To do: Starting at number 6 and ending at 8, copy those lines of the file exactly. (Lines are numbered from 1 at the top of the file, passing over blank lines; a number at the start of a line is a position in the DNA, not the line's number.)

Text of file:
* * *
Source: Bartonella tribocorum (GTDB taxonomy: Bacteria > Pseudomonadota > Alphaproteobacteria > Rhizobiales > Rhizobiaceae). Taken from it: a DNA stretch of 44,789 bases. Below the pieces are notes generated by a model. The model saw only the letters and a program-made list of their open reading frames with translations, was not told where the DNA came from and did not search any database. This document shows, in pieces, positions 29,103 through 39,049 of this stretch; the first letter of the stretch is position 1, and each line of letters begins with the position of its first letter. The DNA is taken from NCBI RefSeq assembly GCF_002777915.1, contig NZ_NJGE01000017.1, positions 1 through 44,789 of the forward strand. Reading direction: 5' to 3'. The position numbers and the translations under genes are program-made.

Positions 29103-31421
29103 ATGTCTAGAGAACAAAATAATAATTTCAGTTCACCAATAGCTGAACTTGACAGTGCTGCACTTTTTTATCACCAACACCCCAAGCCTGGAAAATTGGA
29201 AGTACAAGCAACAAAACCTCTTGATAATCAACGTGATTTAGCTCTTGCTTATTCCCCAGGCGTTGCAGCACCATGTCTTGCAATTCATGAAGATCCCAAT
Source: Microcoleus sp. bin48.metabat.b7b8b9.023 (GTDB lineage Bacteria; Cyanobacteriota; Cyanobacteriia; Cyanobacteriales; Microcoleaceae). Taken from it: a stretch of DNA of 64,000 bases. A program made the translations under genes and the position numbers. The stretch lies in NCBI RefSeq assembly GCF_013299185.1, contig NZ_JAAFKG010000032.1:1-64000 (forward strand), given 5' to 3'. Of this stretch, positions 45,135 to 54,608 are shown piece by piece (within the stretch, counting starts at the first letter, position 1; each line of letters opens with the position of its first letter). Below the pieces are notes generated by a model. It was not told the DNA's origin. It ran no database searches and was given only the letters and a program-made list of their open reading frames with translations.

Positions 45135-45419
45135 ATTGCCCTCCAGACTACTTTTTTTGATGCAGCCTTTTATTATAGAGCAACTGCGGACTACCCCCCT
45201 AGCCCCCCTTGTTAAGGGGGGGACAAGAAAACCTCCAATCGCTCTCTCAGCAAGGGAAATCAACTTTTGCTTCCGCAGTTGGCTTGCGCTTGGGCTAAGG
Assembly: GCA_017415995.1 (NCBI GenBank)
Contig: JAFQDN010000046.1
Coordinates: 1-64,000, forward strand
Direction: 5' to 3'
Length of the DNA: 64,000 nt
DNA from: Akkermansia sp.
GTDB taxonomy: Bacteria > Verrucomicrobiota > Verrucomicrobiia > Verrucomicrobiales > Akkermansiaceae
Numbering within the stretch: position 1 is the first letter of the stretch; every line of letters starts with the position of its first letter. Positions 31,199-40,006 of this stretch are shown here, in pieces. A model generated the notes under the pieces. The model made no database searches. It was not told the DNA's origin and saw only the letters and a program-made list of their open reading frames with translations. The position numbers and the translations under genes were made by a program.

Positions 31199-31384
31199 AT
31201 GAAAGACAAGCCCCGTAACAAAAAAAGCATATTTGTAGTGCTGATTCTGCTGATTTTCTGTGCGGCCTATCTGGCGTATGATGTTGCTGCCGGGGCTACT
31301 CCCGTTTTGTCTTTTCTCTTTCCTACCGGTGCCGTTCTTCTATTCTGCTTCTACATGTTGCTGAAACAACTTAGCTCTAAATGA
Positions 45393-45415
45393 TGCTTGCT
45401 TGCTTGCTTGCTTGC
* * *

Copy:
Positions 45135-45419
45135 ATTGCCCTCCAGACTACTTTTTTTGATGCAGCCTTTTATTATAGAGCAACTGCGGACTACCCCCCT
45201 AGCCCCCCTTGTTAAGGGGGGGACAAGAAAACCTCCAATCGCTCTCTCAGCAAGGGAAATCAACTTTTGCTTCCGCAGTTGGCTTGCGCTTGGGCTAAGG